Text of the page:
"Another one is interested - DTE University Director of Community the University.
Co., but they're not ready yet," said Relations Jim Kosteva said "the City Kosteva said he expects the decision
Council member Tobi Hanna-Davies Council is like a gate keeper," explain- in about two months.
(D-Ward I), adding that Detroit Edison ing that they can authorize new com- Herrel said another small section of
is the current provider. petitors in the utilities market. Ann Arbor may open up to this program,
Potential suppliers would have to "The University as a major energy which could include private residences.

AP PHOTO
Bible Baptist Temple member Lonnie Means, a professional roofer, helps
fellow members shingle the roof of his church in Muskegon yesterday.

MSA
Continued from Page 1
to consider their futures as MSA repre-
sentatives.When thinking ahead to the
next election, Bernstein said, members
may also attempt to prevent representa-
tives from other parties from accom-
plishing their party objectives.
LSA Rep. Vikram Sarma suggested
passing the motion would increase the
amount of time and money spent on
campaigns and distract current assem-
bly members from their jobs. "I'm
afraid MSA is at the peak of its influence
right now," Burden said after the assem-
MINORITY
Continued from Page I

bly rejected the proposal. "Partisan bick-
ering is going to bring it back to where it
was in the '80s - ajoke."
Last night the assembly also allocat-
ed funds to student groups.
The Community Service Conimittee
recommendations were approved with a
majority of the assembly's vote. CSC
Chair Mike Masters, an LSA sopho-
more said the committee was allotted
$37,360 to fund 73 student community
service organizations.
The Budget Priorities Committee
recommended allocations for 240 stu-
dent organizations, using $168,000,
were approved with a majority vote.

"It's going to take alot of time when you look at the demographics of who's in
college" Williams said. "It's going to take a concentrated effort ... I don't see it
being remedied quickly."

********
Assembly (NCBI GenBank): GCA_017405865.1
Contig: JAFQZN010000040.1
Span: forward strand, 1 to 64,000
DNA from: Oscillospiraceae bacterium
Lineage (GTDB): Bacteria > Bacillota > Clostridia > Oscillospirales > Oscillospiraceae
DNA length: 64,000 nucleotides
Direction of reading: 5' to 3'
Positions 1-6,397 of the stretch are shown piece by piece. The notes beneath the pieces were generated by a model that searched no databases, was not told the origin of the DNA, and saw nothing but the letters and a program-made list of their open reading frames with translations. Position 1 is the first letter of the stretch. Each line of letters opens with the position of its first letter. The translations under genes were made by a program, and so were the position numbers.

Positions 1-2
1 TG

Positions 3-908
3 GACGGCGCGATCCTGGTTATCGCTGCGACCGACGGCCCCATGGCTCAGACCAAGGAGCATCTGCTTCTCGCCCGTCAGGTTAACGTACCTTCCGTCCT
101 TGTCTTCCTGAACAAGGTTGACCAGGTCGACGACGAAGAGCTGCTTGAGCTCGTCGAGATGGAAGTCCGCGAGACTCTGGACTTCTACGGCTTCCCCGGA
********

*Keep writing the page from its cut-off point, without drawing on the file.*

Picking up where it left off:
Bob Galardi, principal of Ann Arbor Pioneer High School, said the problem
should not be reduced to a numbers game.
The skills teachers have to offer should play a more important role than their
race, he said.
"I need the 130 very best teachers (who) care about the kids, know the subjects
and (are) creative" Galardi said. "Yes, it's important to have a diverse population
that represents what is in the school, but if they're not any good, that's the worst
thing.

Corrections:
The wrestling Big Ten Tournament will be held March 6-7. This was incorrectly reported in yesterday's Daily.
*}University Health Service Health Education Coordinator Laurie Fortlage was incorrectly identified in Monday's Daily.
Whitney Thompson was also incorrectly identified.
N "Still Killing Us Softly: Advertising's Image of Women" will be playing tonight at 8 p.m. in room 1210 of the Chemistry
Building. This was incorrectly reported in Monday's Daily.
What's happening in Ann Arbor today
GROUP MEETINGS and Schooling," sponsored by Lobby, 8 p.m.- 1:30 am.
Institute for Resarch ons Women Q Psychology Academic Peer Advising,
U Dinner and Prayer Meeting, and Gender, West Hall, Room 460, 647-3711, East Hall, Room 1346,
Sponsored by University Christian 12 - 1:30 p.m. Weekdas 11 a.m.-4 p.m
-Outreach,716 Catherine St., 6 U Safewalk, 936-1000, Shapiro Library
ptm. ,SERVICt,6Lobby, 8 p.m.-2:30 a.m.
p.m. SERVICES
Your event could be hers.
VENTS Gl Campus Information Centers, 763-
INFO, info@umich.edu, and Stop by 420 Maynard St.
t1"Panel Discussion Exploring www.umich.edu/-info on the and sk for the News Desk
Gendered Differences: Women's World Wide Web or send your submission to
and Children's Housing, Working U Northwalk, 763-WALK, Bursley daily.calendar@umich.edu.
CALENDAR POLICY: The calendar's purpose is to provide a place for organizations to announce free events open to the
tJniversity community. However, we can only print announcements the day of the event. Announcements for events that
charge admission will not be run.
All items for THE CALENDAR must be mailed or delivered to the Daily at least three days before publication. Events on
Friray, Saturday or Sunday must be submitted by 5 p.m. Wednesday prior to the event. We can not accept requests over the
elephone, and we can not guarantee that an announcement turned in within three days of the event will be run.

I